The land within the proposals consists of farms which have been farmed by many generations of the same family, people who have been born and bred here and are the very fabric of the community. They provide employment for other young families. These people should not be forced to leave their homes and livelihood.

    * Farming land is a huge natural resource for the wildlife in the local area.
    Living on Cuerdale Lane ourselves we regularly see a variety of birds including birds of prey like barn owls, kestrels and buzzards. We see pheasants, deer, rabbits, foxes and other wildlife that would be threatened if such large scale developments occur. ‘The UK’s wildlife continues to decline according to the State of Nature 2019 report’. Surely we should be encouraging wildlife in the local area and not adding to the demise.

    * The roads in the area are already congested with BAE traffic and could not cope with the massive amount of commuter traffic that any development would bring, travelling in and out of the area. Brewery traffic already causes issues with large trucks waiting to enter the brewery, causing blind spots for anyone overtaking. The narrow lanes around Samlesbury are not suitable for anything other than village traffic.

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  7. With reference to the planning proposals for the both the Nabs Head Lane and Spring Lane area as well as the land at Lower Intacks farm, we too agree with everything Jean Brierley and H Webster have already said.

    We are totally dismayed that there are considerations to build on greenbelt land, especially as there are already construction works under way in the immediate area at BAE Systems and these will only increase.

    It is our utter disbelief at the thought of adding to the already swollen volume of traffic on A677, which has only got worse since developments on the BAE systems site increased. The road is already particularly bad during rush hour traffic at either end of the day as people commute between Preston, Blackburn and further afield. Since their introduction, the traffic lights system at the link road near KFC have frequently been the site of a number of accidents. We have witnessed numerous road users overtaking on the opposite side of the central reservation street furniture, as well as speeding towards and away.
    In addition to this, it is already hard, more time consuming and potentially dangerous for residents to leave / enter their drives, due to the increase in traffic from the link road across BAE and the blatant disregard of the speed limit along Preston New Road.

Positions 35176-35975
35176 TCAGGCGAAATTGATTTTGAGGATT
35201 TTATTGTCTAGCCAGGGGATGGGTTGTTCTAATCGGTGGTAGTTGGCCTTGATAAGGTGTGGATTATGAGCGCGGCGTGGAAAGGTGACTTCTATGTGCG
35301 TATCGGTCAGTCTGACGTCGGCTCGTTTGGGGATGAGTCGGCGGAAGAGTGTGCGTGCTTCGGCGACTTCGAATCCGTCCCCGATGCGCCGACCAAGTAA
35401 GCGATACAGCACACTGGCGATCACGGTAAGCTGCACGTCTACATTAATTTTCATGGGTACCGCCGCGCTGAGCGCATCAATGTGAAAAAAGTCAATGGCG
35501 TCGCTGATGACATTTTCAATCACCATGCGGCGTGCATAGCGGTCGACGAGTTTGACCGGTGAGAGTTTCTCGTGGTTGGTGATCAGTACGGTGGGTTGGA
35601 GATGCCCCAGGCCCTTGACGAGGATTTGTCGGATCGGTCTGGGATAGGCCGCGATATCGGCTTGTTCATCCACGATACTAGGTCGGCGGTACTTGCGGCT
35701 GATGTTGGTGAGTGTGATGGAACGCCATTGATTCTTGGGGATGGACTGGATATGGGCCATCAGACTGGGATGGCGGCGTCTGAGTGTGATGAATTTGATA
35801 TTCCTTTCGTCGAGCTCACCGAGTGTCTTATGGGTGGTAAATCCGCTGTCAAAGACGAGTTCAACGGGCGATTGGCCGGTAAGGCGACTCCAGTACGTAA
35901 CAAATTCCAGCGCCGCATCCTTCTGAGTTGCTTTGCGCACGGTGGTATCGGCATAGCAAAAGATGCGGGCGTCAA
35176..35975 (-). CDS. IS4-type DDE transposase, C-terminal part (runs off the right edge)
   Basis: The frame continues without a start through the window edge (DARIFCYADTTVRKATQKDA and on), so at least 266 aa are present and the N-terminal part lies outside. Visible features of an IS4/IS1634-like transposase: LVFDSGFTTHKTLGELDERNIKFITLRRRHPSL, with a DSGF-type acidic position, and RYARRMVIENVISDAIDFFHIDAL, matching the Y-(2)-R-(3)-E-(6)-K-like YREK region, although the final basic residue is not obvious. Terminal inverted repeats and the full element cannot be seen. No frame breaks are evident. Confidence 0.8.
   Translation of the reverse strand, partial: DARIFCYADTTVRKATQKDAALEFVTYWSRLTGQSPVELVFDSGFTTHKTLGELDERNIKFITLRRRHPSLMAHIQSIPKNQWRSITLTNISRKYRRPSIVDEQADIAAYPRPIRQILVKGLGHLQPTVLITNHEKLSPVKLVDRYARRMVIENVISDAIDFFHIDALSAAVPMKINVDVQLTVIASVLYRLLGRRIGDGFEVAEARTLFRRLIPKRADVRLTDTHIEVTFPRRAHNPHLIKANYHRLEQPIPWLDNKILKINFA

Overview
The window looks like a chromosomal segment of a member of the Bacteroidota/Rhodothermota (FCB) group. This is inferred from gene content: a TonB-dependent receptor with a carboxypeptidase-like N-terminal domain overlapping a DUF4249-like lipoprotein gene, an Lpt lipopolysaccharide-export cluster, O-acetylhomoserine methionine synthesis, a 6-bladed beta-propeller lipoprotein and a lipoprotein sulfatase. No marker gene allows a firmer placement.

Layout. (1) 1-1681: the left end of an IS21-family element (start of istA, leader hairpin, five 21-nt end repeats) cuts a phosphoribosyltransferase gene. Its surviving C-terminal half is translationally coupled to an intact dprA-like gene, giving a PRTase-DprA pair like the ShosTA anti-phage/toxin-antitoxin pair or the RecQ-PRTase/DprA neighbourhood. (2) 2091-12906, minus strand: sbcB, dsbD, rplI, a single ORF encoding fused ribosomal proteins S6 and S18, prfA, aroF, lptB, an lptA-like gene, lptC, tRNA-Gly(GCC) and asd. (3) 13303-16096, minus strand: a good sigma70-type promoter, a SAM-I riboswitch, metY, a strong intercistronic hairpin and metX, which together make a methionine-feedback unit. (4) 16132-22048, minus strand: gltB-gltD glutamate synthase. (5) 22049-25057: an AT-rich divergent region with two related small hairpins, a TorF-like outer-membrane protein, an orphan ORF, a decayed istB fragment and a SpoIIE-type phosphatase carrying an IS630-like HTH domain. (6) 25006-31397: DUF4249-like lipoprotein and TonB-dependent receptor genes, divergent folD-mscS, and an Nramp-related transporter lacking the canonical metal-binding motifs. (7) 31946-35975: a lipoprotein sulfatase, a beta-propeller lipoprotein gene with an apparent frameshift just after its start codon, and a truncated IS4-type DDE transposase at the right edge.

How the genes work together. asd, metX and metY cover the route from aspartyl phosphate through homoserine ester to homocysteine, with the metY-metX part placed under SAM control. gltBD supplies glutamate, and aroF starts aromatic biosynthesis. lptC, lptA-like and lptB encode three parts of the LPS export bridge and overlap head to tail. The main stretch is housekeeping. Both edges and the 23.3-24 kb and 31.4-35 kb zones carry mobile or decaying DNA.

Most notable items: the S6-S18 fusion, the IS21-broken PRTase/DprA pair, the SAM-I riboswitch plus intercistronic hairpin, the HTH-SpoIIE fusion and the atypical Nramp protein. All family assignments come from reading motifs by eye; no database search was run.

The addition of more road users as a result of the proposed planning in both areas will only exacerbate the potential for more accidents, never mind compound the effect of the increased carbon footprint.

    We have lived on Preston New Road just over 10 years. We moved here for the peace and tranquillity of the location and for our wellbeing. We regularly walk along Park Lane (bridleway) enjoying the openness of the views, seeing the variety of wildlife, taking in the fresh air and relishing in the peacefulness of our beautiful, green countryside. This would disappear and adversely affect the enjoyment of where we live, if planning for housing and housing on such a scale was submitted and approved.

    In an ever expanding society, the demand for food will increase. How can supply meet demand if there is less available ‘farmable’ arable and livestock land? – and that is before we consider the debate for buying British / locally sourced products.

    If there were housing developments in these areas, it is likely that there will be more dogs, which could lead to the potential for them straying onto farmland and distressing livestock.

    Further to what H Webster and Jean Brierley suggested about the need for / impact on public services, (and we are not suggesting that we want more housing) how can we be sure that when developers promise to provide these services when they are submitting their tenders / plans, that they actually ensure they construct everything that is on their approved plans. More often than not they appear to find reasons not to fulfil their social obligations. You only need to look at many recent housing developments… where are the new schools, where are the new doctors surgeries etc? Where is the increase in supporting infrastructure? Current services are already full to capacity.

    If these proposals are approved, what is there to stop more developers having plans approved in the future: further increasing the urban sprawl that is slowly but surely reducing the beauty and appeal of the Ribble Valley and surrounding areas?